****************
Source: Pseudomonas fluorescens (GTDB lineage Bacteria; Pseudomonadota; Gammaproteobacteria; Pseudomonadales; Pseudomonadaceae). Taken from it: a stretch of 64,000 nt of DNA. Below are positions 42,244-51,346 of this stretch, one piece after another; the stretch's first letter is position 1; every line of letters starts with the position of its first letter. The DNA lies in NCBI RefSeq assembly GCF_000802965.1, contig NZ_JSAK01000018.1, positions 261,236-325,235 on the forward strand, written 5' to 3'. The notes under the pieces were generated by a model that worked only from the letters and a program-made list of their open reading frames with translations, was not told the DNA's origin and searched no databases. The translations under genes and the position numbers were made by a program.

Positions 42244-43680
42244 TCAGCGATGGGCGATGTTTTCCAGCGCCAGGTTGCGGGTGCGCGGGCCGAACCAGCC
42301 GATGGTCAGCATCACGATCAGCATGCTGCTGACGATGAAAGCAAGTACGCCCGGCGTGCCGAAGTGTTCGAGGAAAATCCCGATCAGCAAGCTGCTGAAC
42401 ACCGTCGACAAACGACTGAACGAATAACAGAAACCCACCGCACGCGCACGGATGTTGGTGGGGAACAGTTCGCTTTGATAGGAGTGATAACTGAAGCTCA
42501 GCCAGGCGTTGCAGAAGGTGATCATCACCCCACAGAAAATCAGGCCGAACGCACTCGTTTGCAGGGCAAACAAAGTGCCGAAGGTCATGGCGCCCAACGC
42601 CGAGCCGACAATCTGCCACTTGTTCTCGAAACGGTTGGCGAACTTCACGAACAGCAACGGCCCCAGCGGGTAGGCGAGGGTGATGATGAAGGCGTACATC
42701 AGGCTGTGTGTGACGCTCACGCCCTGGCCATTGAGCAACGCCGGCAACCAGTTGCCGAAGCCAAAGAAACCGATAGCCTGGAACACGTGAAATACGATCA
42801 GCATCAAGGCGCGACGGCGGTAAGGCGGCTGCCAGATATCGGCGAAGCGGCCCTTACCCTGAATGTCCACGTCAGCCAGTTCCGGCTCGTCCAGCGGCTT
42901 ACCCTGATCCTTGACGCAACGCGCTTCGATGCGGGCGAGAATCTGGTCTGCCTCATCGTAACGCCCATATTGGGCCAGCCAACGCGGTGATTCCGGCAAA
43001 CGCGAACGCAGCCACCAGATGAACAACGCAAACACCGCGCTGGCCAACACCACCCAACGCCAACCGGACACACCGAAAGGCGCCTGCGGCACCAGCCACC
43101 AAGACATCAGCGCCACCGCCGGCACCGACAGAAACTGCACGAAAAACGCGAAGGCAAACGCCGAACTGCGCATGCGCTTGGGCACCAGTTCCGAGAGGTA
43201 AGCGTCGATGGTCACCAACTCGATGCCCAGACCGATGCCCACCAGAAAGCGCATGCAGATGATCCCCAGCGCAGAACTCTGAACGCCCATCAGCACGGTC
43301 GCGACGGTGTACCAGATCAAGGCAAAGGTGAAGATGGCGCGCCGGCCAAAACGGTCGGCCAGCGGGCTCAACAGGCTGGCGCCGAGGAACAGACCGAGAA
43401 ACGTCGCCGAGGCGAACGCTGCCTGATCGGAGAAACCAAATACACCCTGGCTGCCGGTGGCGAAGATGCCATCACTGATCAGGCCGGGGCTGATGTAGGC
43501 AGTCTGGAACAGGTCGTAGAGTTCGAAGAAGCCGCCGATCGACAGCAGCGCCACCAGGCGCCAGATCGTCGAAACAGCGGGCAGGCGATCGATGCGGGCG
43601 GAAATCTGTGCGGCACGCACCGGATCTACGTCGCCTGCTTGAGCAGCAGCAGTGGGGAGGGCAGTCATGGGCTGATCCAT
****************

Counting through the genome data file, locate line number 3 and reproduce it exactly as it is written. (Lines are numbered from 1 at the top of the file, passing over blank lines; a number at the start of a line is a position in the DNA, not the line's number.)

42244 TCAGCGATGGGCGATGTTTTCCAGCGCCAGGTTGCGGGTGCGCGGGCCGAACCAGCC